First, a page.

SenseAir's K30 carbon dioxide sensor beat a similar-specified GE sensor as well as several other brands in a head-to-head calibration test.
Researchers at the University of Maryland's Department of Atmospheric and Oceanic Science and Earth System Science Interdisciplinary Center were testing carbon dioxide sensors at part of a long-term CO2 monitoring project. To verify the accuracy of their test instruments, the researchers calibrated a SenseAir K30 CO2 sensor and a similarly rated GE CO2 sensor. For verification, they also used a pSense handheld unit by CO2Meter.com, and a Picarro Cavity Ring-Down Spectroscopy (CRDS) Analyzer capable of measuring CO2 with parts-per-billion accuracy.
The image shows the calibration graphs for the Picarro, the pSense, and the K30 CO2 sensor in white, with the GE sensor in green. Not only did the GE sensor show below normal CO2 readings in fresh air, but after being tested with CO2 (spike at red arrow), it did not recover quickly.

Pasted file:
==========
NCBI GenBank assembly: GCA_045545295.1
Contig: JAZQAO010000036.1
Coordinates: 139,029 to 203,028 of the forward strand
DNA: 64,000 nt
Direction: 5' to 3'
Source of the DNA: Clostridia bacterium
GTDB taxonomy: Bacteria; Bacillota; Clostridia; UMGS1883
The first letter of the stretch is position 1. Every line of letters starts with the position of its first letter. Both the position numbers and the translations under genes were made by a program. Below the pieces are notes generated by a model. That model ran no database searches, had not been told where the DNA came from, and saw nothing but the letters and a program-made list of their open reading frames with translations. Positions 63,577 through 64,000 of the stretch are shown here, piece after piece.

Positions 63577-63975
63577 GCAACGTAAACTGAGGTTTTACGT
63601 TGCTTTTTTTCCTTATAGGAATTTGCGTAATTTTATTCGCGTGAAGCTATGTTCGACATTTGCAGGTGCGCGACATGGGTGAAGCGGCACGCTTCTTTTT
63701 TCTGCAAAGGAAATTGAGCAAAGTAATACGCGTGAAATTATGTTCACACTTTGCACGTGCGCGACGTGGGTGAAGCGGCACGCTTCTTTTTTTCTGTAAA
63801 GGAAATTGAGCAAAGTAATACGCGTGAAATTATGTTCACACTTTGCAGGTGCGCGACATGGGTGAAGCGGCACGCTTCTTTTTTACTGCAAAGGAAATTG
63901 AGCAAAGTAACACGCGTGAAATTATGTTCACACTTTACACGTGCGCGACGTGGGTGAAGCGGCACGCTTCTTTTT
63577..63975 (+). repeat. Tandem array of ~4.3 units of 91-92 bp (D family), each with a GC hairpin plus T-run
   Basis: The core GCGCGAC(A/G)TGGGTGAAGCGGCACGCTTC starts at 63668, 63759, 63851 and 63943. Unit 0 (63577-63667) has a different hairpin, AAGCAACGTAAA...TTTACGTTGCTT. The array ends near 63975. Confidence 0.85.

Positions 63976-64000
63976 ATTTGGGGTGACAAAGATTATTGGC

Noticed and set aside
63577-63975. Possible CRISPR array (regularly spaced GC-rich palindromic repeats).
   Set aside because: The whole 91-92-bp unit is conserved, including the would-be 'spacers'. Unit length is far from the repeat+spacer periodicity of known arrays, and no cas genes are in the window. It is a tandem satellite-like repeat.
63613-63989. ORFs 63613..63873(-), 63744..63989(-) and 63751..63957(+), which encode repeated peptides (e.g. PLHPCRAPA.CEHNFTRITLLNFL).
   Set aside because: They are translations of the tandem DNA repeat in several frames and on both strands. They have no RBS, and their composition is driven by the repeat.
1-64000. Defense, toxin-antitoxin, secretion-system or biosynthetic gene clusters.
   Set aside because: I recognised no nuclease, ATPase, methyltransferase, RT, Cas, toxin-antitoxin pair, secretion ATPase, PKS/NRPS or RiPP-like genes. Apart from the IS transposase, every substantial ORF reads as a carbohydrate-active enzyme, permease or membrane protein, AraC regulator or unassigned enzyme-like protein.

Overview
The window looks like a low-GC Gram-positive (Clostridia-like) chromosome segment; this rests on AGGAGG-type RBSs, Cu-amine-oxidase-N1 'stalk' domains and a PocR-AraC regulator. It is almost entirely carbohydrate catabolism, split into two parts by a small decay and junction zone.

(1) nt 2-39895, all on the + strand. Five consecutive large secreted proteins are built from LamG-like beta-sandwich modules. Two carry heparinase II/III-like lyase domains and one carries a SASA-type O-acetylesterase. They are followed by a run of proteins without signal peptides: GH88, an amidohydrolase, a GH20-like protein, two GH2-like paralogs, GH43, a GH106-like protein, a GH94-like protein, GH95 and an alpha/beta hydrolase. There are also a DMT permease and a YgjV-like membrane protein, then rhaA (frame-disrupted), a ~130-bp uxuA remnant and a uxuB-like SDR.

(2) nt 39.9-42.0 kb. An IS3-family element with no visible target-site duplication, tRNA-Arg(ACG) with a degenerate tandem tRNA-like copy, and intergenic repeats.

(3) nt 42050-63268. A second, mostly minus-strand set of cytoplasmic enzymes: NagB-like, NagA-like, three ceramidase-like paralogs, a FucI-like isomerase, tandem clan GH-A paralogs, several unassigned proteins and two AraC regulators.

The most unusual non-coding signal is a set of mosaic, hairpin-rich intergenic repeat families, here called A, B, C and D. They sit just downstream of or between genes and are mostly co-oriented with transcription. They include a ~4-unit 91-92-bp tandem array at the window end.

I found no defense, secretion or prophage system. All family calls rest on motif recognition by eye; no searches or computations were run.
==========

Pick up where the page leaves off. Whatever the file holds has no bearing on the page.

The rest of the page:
According to Professor Ning Zeng, "I attached some cross-calibration (data logs) we did with K30, a GE sensor, and pSense handheld compared to the Picarro analyzer on loan to us. As you can see, K30 and pSense both show similar changes as the Picarro."
This calibration test mirrors the results of a 2012 article "Comparison of the Characteristics of Small Commercial NDIR CO2 Sensor Models and Development of a Portable CO2 Measurement Device" in the MDPI Open Access Journals Platform. The article compared the SenseAir with other sensors, and determined the SenseAir K30 was more accurate than the rest when properly calibrated.